After getting my gear back and getting a huge hug from the Autism Speaks team coordinator, I collapsed into a chair at the hotel's Starbucks and swore I wasn't moving again anytime in the near future.  No arguments there from my parents who were almost as tired as I was after a crazy day running all over the city spectating!  My Dad popped a couple of my Tylenol along with me after we finally sat down!
The miracle isn't that I finished.  The miracle is that I had the courage to start.
John Bingham
They say when you cross the finish line of a marathon, it changes you.  I think this is partly true--when I stepped into the finisher's chute and accepted my medal, my space blanket, and my 312 beer, I looked around and realized that finally, FINALLY I was a marathoner.  But I think there's more to it than crossing the finish line.  Those months of training are also what change you.  All of that hard work and effort leading up to this moment when I looked down at the medal around my neck and realized that I'd run a marathon.  That training that showed me again and again that anything relaly is possible.  I set distance record after distance record for myself this summer, constantly amazing myself as I stretched the limits of what I'd thought I was capable of doing.  I learned something important this summer--if you are willing to set big goals, to have faith, and to WORK harder than you've ever worked before, really, anything is possible.
Thanks Mom + Dad for being the best cheerleaders and parents EVER!
I run because it's so symbolic of life.  You have to drive yourself to overcome the obstacles.  You might feel that you can't.  But then you find your inner strength, and you realize you're capable of so much more than you thought.
Arthur Black

I cannot express enough how much the support of my friends and family has meant to me these past few months as I've trained for the toughest undertaking of my life.  More importantly, I am so very grateful to the friends, family, and strangers who supported my fundraising by donating over $3,100 total to Autism Speaks.  I am speechless when I think about all of the love poured into those donations and the difference they will make in the lives of those touched by autism.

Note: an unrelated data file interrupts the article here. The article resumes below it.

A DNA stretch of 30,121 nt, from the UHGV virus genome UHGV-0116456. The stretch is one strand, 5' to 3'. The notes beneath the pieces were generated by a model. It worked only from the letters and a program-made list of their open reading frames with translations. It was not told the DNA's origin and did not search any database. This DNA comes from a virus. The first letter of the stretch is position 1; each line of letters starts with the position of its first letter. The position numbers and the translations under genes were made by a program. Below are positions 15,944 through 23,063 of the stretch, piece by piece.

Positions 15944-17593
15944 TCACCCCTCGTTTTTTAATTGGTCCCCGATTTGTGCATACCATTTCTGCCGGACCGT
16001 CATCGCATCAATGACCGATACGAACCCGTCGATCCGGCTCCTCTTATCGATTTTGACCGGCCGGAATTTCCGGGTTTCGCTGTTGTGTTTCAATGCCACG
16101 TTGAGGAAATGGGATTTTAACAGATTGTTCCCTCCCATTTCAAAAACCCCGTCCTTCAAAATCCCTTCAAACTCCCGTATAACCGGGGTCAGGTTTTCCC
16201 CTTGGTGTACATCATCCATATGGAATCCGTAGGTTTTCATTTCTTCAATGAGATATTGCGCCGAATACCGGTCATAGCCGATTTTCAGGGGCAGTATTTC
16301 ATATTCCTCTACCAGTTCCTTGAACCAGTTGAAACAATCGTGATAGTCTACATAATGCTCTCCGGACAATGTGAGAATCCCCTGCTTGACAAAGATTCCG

The first child with autism to capture my heart when I was just a 14 year old babysitter...
13 years later and I am still blessed to be a part of his life!

Overall, the day was completely perfect.  The Chicago Marathon was without a doubt one of the best races of my life--the course was fantastic, and words cannot even describe the crowd support.  Seriously, you do not even know what good crowd support is until you've run Chicago.  Our city sure knows how to do a marathon!!  If it isn't already, put Chicago on your bucket list.  And if you think you can't run a marathon, think again.  YOU CAN.  

Put all excuses aside and remember this:
YOU are capable.
Zig Ziglar


  1. Congrats girl! Yes! Anything is possible! Great recap and loved the pictures.

  2. You need to cross this one off your 30-before-30 list!

  3. Congratulations! I agree...the process changes you. You realize that there's nothing you can't do if you set your mind to it. One of these days I'll get to do Chicago. It's definitely on the list.

  4. Congrats! This is so amazing. Definitely something to be incredibly proud of completing :)

  5. Congrats!! I can't even imagine how awesome it must feel to know you ran. So are you hooked now?

  6. Congrats! Great job on your first marathon, feels pretty good to join the ranks doesn't it :)

  7. Great job! YOu are a marathon runner!! Loved all of the smiles..hopefully when I run my first in two weeks I will be as full of smiles as you were :)

  8. A huge congrats! You are right that so much more than just finishing a marathon changes you. Glad you had support at different points to cheer you on.

  9. I totally started tearing up the other day when I read the part about you seeing the finish line! Nicely done on all counts. You are amazing!

  10. Congratulations! I was so excited to read this recap that I actually read it twice, but I loved it both times! You did it!!!!!!!!!!!!! It sounds like you had a really great experience which is awesome!

  11. Congratulations!! It sounds like you had an amazing time. I've enjoyed reading everyone's recaps of Chicago!!

  12. Congrats! This is so amazing.thanks for sharing.
    "Chicago IT"

  13. Congratulations! Running a marathon is a huge accomplishment and you will never ever forget it. Love your blog :)